However, Stross' use of Anwar and his language and style do draw the reader in, and make it an enjoyable novel to read; fast-paced, interesting and stylish, Rule 34 is not the best read on the planet by any means, but it does have its upsides.
Charles Stross’ 3rd novel in the brilliant Laundry series is on a par with The Atrocity Archives and The Jennifer Morgue, the preceding novels in the sequence. Once more we’re following Bob Howard in his battles with ISO 9000 standards, managers, auditors, and Lovecraftian horrors from beyond this dimension trying to eat his soul and mind…
 
This outing with Howard is possibly his darkest and most damaging yet. It opens with a well-deserved warning; however horrific Jennifer Morgue got, and whatever Howard had to do, The Fuller Memorandum goes beyond and makes it worse; Stross has conjured up some seriously awful situations for Howard to end up in, including kidnapped by crazed cultists and (once more) up in front of the Auditors – for something worse than ever before.
 
The plot’s the usual conceit – double-dealing, backstabbing, betrayal from unexpected sources, mind-eating horrors, computer geekery, domestic drudgery, zombie assassins, and Russian FSB agents dabbling with the occult and playing both sides off against the middle. We learn much more about Angleton, Howard’s boss, and about the Laundry, as well as the various threats-from-beyond that Howard has to deal with in this novel; the world of the Laundry is, in fact, given more fleshing out (perhaps an ill choice of term…) and background than it has ever yet had before, and Stross does it beautifully. The plot advances with our knowledge, and whilst some developments are obvious to a reader Howard himself also learns them (even if he doesn’t tell us, he acts on what he knows). Despite this, Stross still throws some serious curveballs; he’s a bit of a genius in that regard, dropping sudden switches on us at a moments notice.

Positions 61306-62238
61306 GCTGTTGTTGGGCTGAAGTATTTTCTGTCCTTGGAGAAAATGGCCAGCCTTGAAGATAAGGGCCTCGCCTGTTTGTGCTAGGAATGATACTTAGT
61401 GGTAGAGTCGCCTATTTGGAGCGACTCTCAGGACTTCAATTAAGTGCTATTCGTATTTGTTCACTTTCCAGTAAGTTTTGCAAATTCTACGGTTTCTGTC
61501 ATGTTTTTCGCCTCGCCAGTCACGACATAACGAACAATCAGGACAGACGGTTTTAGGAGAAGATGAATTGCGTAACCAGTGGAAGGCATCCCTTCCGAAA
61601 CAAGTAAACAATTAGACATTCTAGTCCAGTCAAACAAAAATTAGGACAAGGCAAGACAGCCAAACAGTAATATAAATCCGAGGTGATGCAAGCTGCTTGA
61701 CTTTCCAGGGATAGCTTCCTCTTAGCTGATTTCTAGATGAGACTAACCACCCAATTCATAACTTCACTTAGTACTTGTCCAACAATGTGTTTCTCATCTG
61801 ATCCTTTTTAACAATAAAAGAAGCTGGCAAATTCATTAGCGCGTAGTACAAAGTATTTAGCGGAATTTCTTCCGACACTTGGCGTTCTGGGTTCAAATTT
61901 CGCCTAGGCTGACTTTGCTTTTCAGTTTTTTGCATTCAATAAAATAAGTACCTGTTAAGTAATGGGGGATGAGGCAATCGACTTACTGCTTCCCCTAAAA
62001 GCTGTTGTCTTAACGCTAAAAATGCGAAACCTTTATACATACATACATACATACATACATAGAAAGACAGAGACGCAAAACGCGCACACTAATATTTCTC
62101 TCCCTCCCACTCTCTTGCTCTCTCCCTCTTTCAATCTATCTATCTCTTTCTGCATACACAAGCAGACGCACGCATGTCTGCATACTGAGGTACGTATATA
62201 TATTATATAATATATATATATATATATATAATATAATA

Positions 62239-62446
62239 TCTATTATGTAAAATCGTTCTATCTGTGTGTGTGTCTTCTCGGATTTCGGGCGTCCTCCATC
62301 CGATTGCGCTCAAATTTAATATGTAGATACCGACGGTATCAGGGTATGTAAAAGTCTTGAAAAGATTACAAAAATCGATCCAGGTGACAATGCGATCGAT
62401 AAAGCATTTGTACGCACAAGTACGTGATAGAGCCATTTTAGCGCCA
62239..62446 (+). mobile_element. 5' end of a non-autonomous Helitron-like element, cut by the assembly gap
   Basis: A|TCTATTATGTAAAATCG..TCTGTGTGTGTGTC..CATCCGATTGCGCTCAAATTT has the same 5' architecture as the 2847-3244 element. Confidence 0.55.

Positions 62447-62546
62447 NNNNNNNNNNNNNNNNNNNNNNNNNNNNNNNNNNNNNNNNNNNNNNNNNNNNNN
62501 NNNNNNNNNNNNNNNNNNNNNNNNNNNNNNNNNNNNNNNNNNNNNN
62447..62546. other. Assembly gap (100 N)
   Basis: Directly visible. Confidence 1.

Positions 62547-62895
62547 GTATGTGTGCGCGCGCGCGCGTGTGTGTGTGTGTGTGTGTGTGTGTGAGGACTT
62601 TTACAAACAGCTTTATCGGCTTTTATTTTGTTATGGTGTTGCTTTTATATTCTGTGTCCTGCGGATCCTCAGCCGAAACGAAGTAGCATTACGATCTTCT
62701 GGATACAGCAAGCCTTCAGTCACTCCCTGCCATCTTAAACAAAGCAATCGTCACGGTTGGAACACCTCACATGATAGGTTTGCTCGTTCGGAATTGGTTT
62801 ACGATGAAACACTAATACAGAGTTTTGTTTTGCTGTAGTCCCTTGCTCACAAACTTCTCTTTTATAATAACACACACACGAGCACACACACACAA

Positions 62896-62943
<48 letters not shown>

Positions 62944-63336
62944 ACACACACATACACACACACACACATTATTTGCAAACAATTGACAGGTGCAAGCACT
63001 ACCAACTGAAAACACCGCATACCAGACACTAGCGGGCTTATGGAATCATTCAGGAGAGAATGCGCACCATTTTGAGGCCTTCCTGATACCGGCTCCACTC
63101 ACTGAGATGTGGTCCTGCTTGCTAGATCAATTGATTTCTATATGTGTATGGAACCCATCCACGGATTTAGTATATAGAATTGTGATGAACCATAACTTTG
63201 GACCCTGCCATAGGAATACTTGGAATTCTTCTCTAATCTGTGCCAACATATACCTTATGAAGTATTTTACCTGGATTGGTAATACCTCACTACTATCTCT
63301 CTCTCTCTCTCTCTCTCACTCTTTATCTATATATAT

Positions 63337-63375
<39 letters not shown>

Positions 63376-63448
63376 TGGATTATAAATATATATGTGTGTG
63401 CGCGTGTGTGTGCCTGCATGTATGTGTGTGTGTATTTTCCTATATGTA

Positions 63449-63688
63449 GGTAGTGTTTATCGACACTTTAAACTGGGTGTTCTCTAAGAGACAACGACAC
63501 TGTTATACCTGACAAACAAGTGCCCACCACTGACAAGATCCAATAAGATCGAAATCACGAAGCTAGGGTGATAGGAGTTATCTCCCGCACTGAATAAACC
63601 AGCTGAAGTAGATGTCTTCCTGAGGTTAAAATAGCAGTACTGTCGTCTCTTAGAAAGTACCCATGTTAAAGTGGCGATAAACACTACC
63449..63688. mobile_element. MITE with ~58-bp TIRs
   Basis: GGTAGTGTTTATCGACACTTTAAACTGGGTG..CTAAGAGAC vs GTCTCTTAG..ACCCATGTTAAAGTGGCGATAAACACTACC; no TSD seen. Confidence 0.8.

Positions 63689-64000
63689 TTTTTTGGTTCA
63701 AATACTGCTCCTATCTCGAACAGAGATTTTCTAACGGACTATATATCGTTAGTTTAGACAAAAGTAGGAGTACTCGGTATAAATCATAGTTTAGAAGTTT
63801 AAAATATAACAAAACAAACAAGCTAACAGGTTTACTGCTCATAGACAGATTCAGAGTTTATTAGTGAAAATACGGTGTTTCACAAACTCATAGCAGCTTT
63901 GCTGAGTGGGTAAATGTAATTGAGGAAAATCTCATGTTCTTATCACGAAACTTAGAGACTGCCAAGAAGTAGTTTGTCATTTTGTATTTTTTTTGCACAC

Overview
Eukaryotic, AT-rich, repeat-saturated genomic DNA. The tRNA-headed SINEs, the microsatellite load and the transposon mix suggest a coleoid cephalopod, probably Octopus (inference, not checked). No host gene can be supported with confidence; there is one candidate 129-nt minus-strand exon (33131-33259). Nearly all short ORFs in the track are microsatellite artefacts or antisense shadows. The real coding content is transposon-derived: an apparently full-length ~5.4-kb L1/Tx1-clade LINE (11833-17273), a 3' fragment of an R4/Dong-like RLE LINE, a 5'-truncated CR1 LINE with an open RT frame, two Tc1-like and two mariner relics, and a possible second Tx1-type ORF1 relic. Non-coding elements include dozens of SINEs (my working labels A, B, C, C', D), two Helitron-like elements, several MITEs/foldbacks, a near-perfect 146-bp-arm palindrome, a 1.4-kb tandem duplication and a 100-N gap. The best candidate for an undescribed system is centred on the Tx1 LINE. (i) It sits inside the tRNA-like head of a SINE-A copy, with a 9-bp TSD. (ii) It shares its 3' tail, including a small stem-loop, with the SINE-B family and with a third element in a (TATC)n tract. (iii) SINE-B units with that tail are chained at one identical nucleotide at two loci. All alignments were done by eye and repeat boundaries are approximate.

All in all then, this latest outing of our favourite computer geek cum warrior against the Beings Beyond is a brilliant piece of work; whilst one does have to have read the previous novels in a sequence to get all the references and jokes, that’s a pleasure to do anyway! Highly recommended.
 
 
This book was won in a contest run by Graeme of Graeme’s Fantasy Book Reviews.